GWENNO

The DIY Welsh synth-prog­ger takes on the Cor­nish cause.

Prog - - Intro -

“MY FA­THER GAVE ME THIS LAN­GUAGE AND I WANTED TO MAKE IT MY OWN.”

You’d think that, by the age of 21, if you spoke three lan­guages, had starred in your home na­tion’s favourite evening soap and head­lined as a lead dancer in Las Ve­gas, your ca­reer might have peaked. But for Gwenno Saun­ders – born in Cardiff to a so­cial­ist ac­tivist mother and Cor­nish poet fa­ther – a pop ca­reer beck­oned af­ter her time on Pobol y Cwm and with Michael Flat­ley’s Lord Of The Dance.

“The Pipettes were a pop band, yes,” the synth player and song­writer says of the band she was in back in the early noughties, “but an indie, con­cep­tual one. We were li­censed to Univer­sal but there was no slick pro­duc­tion, just re­ally great pop mu­sic.

“I was mak­ing ex­per­i­men­tal Welsh and Cor­nish pop be­fore then,” Saun­ders ex­plains. “The Pipettes seemed an in­ter­est­ing op­por­tu­nity to work with other peo­ple, which I wanted to do.”

Sec­ond al­bum Earth Vs The Pipettes, writ­ten by Saun­ders and sis­ter Ani, fea­tured elec­tron­ica, 80s pop and sci-fi as themes – from Jeff Wayne to Wham!, as Daily Mu­sic Guide put it. But the Pipettes’ time was up (“It wasn’t meant to last for­ever, it was a shoot­ing star”) so af­ter briefly tour­ing as synth player with Aus­tralian dance act Pnau and, er, El­ton John, Saun­ders was ready to go it alone again – and ex­per­i­ment.

Liv­ing in Lon­don, Saun­ders met and mar­ried fel­low Welsh­man and mu­si­cian Rhys Ed­wards. They re­turned to Cardiff, to a thriv­ing com­mu­nity of out­sider artists, and started work on two EPs for Ed­wards’ Peski la­bel, some­time home to Cate Le Bon and Ed­wards’ own elec­tronic out­fit Jakokoyak. Saun­ders’ first al­bum, 2014’s Y Dydd Olaf (‘The Last Day’) em­braced her na­tive tongue in an elec­tropop sci­ence-fic­tion odyssey based on the book by Welsh novelist Owain Owain.“It’s about a ro­bot over­lord tak­ing over the world and every­one be­ing turned into a clone,” she says. “It was a cry to cel­e­brate cul­tural di­ver­sity when we’re all be­ing told to like the same things.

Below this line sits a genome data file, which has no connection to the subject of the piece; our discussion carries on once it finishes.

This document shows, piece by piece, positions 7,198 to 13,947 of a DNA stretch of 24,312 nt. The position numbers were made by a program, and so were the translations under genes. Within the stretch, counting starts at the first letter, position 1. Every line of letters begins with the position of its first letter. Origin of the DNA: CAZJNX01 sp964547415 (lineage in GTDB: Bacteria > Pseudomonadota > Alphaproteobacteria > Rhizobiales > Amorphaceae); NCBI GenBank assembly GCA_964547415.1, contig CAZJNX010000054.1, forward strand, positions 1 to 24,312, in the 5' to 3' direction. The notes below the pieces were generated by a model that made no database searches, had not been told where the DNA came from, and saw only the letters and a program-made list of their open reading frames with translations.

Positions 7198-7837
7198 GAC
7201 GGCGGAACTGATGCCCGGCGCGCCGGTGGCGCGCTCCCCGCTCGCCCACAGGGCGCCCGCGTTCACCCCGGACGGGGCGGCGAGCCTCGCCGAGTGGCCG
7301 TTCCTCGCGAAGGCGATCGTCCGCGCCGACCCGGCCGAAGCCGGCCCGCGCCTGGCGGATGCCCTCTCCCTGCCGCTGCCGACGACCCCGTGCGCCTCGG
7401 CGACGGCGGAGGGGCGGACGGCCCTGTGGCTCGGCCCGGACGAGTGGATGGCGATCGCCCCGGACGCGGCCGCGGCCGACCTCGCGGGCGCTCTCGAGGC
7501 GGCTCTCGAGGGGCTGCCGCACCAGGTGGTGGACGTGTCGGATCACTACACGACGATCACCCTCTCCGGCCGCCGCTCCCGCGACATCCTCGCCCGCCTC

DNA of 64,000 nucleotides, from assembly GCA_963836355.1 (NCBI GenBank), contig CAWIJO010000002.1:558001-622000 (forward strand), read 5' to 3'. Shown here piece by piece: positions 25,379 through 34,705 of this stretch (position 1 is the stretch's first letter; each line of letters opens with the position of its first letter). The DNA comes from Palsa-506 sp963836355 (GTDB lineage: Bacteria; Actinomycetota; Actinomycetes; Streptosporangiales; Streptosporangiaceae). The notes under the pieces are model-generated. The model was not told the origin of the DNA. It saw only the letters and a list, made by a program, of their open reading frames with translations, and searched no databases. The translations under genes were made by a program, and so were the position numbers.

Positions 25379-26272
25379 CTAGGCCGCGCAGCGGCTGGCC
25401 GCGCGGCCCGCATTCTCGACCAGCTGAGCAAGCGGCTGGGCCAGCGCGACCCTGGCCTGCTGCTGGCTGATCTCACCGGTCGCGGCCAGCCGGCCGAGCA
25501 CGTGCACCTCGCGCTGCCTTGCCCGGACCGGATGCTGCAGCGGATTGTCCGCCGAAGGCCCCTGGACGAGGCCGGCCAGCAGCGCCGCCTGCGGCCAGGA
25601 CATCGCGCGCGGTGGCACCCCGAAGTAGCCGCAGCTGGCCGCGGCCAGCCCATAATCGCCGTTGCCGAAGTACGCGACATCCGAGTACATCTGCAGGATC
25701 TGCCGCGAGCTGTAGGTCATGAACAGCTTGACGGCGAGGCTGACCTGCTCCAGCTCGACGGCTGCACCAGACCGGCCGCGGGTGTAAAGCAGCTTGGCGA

“Out­sider mu­sic in Wales, and DIY and ex­per­i­men­tal cul­ture, res­onated with me,” she con­tin­ues. “I drew a lot of strength from the lan­guage – it’s de­fi­ant and hon­est and the lan­guage I speak with those clos­est to me.”

As a child, Saun­ders’ un­cle taught her piano.

The so­cial­ist choir her mother sang in gave her in­spi­ra­tion, as well as the Celtic-lan­guage records that played in the house. But Saun­ders spoke Cor­nish with her fa­ther, Tim, and that be­came the ba­sis for lat­est al­bum Le Kov (‘A Place Of Mem­ory’). “He’d given me this lan­guage and I wanted to make it my own. I did a lot of re­search: Cor­nish was at its peak in the Mid­dle Ages and I was fas­ci­nated by char­ac­ters that kept it go­ing,” she says, cit­ing the Aphex Twin al­bum Drukqs as an in­flu­ence.“It’s in Cor­nish and it’s so ex­cit­ing.”

Le Kov’s swirling syn­th­pop sound­tracks take in ab­stract art, a Cor­nish up­ris­ing and, to lighten the mood, poppy fan favourite Eus Keus?, a 17th-cen­tury har­vest­ing phrase that asks,‘Do you have cheese?’

“There’s a lot of play­ful­ness in Welsh and Cor­nish; this is the kind of song my sis­ter and would have wanted to sing as kids,” she says. “It’s a lot of ex­pe­ri­ences crammed into one al­bum.” Jk

GOLDEN GIRL: GWENNO IS STRIK­ING OUT ON HER OWN.

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